We need to learn to love ourselves for more than what we see in the mirror.
We need to learn to love ourselves for more than what we see in the mirror. Wavebreakmedia

The ugly truth about seeking perfection

ANYONE who knows me well would tell you I don't get caught up with the way I look. I spend little time or money on hair or make-up and devote the minimum to clothes and shoe shopping.

I think it's important to have a clean, neat and tidy appearance and to be fit and healthy - that's self-care and taking pride in one's self - but I'm not into changing the way I look or how I present myself visually to the world.

I am happy in my own skin and, trust me, it's not perfect.

I just don't get the word ugly when it comes to appearance. For me physical appearance says very little about our character or value as a person.

I hadn't given this much thought until the other day, after going to Pink's concert.

This extraordinary artist brought home this idea in a stirring recount of a message to her daughter, who had recently told Pink she felt ugly.

Her words resonated with me: "We don't change. We take the gravel and the shell and we make a pearl. And we help other people to change so they can see more kinds of beauty.”

Body dissatisfaction, negative self-image and self-acceptance are real issues for many people - both male and female and of all ages.

It's an internal process often influenced by external factors.

Unfortunately some people think they need to change how they look to feel good about themselves.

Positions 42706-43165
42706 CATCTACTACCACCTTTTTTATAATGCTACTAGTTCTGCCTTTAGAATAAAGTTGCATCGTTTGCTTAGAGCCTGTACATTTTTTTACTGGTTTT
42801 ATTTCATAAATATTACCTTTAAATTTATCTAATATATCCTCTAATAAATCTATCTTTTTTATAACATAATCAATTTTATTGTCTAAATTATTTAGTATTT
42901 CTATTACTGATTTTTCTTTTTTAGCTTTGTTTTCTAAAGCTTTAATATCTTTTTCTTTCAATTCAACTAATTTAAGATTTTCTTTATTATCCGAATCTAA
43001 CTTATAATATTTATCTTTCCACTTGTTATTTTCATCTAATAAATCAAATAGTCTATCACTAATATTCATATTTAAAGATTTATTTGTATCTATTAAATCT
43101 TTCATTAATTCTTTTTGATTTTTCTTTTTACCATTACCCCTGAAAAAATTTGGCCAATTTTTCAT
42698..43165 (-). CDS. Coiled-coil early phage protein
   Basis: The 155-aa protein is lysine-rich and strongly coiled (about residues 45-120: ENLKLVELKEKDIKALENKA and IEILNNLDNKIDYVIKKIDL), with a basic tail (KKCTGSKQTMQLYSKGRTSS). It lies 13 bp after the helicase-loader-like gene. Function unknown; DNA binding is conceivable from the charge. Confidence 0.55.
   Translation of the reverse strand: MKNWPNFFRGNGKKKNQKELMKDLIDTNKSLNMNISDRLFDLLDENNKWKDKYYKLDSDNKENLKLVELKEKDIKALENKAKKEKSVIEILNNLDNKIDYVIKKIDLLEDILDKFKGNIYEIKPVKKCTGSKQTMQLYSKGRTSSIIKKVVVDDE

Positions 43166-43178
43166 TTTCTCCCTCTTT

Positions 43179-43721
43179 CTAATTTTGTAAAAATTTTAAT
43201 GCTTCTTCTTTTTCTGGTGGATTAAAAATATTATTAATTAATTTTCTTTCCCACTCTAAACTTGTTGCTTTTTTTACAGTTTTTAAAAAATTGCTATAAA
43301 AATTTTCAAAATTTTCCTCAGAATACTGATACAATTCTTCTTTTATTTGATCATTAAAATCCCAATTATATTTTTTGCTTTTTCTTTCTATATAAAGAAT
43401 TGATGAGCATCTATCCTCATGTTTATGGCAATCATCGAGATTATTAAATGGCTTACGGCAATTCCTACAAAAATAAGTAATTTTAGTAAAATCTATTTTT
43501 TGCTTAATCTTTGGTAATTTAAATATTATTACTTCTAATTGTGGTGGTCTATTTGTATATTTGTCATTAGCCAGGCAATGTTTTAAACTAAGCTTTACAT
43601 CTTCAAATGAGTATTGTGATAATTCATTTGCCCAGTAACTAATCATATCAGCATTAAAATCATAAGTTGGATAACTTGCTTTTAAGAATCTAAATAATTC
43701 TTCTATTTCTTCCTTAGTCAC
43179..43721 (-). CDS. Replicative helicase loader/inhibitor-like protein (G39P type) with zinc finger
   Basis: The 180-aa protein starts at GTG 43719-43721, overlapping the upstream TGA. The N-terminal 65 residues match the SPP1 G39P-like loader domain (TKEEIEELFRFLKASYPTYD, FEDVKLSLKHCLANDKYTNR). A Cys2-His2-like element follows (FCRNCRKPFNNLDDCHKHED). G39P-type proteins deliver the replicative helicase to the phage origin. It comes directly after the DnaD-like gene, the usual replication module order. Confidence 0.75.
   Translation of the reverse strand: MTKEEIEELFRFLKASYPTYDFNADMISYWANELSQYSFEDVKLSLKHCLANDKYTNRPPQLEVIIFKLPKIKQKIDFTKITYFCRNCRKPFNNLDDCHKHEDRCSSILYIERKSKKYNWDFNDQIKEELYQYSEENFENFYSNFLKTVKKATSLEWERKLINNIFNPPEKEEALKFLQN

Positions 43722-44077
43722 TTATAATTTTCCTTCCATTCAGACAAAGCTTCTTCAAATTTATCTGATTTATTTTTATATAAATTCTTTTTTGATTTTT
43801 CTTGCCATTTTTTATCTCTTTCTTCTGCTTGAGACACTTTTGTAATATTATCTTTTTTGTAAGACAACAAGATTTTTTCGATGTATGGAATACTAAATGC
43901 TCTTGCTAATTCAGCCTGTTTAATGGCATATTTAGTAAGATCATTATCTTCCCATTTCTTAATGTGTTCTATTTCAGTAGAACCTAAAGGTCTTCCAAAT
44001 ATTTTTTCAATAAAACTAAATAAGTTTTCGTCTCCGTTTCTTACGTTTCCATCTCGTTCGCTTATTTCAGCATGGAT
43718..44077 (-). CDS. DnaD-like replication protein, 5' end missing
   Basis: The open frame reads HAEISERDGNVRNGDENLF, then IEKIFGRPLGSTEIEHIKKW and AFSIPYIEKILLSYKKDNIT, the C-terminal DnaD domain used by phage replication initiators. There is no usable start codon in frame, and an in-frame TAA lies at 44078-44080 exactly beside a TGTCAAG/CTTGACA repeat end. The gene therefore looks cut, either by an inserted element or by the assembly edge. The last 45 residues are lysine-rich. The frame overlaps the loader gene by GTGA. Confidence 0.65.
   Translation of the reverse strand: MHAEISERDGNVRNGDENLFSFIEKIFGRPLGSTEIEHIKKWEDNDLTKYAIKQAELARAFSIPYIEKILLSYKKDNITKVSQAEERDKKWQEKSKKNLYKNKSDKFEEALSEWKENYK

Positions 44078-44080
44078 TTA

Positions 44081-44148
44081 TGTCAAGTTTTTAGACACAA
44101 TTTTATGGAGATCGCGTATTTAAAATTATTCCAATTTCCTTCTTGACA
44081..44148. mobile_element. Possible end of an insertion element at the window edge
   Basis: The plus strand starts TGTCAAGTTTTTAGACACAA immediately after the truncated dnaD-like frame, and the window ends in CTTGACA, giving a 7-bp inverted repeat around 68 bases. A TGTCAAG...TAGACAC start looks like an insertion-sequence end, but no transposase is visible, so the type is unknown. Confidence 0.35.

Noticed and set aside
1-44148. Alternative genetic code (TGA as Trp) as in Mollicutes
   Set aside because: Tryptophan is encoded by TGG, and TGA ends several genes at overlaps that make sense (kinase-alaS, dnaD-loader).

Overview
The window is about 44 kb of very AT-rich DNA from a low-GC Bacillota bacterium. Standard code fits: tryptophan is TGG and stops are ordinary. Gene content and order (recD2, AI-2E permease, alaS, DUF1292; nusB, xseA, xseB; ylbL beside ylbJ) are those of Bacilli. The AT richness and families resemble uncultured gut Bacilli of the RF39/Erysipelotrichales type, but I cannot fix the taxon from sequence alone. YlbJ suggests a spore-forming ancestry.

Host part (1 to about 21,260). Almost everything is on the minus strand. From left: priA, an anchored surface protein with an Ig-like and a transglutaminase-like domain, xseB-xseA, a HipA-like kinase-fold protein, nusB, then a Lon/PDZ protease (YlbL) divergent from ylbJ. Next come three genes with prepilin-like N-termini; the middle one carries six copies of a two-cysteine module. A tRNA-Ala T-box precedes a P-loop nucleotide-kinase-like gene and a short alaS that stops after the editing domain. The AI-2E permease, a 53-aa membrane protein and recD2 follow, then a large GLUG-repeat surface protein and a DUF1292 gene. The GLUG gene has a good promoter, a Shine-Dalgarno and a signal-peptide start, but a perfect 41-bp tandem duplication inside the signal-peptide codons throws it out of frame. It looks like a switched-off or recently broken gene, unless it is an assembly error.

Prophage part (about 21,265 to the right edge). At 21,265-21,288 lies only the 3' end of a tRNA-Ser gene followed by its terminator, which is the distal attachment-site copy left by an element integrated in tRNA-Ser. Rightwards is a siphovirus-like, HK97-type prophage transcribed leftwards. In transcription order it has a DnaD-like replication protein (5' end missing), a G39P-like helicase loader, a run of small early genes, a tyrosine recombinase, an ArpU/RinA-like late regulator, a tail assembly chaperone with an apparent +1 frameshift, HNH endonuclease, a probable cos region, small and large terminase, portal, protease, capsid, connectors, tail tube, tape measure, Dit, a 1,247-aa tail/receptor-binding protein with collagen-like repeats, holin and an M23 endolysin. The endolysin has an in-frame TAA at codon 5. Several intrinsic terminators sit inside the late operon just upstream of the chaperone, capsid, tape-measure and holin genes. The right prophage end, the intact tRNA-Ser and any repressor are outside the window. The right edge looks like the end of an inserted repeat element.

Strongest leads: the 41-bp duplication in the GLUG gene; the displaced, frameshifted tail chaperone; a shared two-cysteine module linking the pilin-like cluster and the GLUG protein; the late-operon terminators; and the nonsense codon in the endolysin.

The unrealistic images of beauty we are bombarded with in the media and societal pressures to look a certain way are having the biggest impact, especially on our young people.

Pink's daughter is a case in point. At six years of age she said to her mum, "I'm the ugliest girl I know.”

My own teenage daughter has had similar thoughts.

When individuals don't think they measure up in the beauty stakes they develop a strong sense of dissatisfaction and the way that manifests itself can be very ugly.

Unfortunately the unrealistic, unobtainable and highly stylised appearance ideals that have been fabricated will continue to be shoved in our face.

The question is, how do we make a person feel comfortable and happy with the way they look and less likely to feel impacted by the images of so-called perfection being portrayed?

Don't look in a mirror - recognise your inner worth.

To truly feel good, work from the inside out. Focus on your strengths.

With self-acceptance comes confidence and that is true beauty.



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